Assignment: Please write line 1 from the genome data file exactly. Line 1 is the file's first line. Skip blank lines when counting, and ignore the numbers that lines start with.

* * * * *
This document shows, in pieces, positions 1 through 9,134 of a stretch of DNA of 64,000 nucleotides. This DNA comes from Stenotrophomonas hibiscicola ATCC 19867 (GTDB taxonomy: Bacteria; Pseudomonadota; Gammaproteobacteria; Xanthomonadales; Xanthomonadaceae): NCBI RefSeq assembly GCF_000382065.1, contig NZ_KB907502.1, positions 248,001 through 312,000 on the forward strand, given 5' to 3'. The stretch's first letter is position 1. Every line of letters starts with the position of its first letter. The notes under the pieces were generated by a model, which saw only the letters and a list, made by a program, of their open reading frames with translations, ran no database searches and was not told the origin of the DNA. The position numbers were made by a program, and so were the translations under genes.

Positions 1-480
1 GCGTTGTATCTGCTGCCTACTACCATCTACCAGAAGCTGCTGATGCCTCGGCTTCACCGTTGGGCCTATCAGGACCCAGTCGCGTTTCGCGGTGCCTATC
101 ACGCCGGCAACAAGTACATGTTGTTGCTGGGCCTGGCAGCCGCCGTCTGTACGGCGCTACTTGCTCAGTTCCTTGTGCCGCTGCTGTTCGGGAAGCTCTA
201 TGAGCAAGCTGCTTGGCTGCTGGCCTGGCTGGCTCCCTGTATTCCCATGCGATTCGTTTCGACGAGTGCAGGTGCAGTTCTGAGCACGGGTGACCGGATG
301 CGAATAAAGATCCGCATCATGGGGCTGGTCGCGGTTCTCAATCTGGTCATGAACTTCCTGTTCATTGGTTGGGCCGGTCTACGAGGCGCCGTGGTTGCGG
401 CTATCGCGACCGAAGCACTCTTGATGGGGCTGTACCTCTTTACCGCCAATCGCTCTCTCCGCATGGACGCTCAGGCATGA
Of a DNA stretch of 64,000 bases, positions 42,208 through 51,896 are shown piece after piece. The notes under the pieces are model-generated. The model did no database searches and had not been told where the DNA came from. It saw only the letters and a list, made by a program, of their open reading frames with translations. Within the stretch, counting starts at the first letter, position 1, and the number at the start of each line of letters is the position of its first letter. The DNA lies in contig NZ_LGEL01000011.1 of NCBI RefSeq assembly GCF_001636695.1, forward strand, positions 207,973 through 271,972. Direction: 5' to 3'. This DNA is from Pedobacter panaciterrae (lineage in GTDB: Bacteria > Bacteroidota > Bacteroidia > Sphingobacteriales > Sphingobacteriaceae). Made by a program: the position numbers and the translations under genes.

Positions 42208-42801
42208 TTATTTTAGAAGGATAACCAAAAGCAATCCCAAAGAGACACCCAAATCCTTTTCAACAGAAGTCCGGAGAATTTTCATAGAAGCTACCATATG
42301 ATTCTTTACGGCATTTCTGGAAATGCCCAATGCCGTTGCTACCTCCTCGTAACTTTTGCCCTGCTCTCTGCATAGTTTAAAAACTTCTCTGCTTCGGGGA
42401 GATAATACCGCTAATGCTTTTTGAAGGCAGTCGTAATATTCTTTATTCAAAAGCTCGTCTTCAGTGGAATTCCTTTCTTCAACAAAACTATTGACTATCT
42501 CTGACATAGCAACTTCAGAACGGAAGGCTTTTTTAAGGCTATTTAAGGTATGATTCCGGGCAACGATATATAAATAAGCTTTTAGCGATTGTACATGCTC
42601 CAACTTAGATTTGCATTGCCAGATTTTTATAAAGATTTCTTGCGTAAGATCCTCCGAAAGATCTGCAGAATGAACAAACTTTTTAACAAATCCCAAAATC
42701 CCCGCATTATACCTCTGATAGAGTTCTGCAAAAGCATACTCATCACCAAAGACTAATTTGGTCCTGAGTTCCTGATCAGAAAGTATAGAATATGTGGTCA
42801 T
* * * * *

This document shows, in pieces, positions 1 through 9,134 of a stretch of DNA of 64,000 nucleotides. This DNA comes from Stenotrophomonas hibiscicola ATCC 19867 (GTDB taxonomy: Bacteria; Pseudomonadota; Gammaproteobacteria; Xanthomonadales; Xanthomonadaceae): NCBI RefSeq assembly GCF_000382065.1, contig NZ_KB907502.1, positions 248,001 through 312,000 on the forward strand, given 5' to 3'. The stretch's first letter is position 1. Every line of letters starts with the position of its first letter. The notes under the pieces were generated by a model, which saw only the letters and a list, made by a program, of their open reading frames with translations, ran no database searches and was not told the origin of the DNA. The position numbers were made by a program, and so were the translations under genes.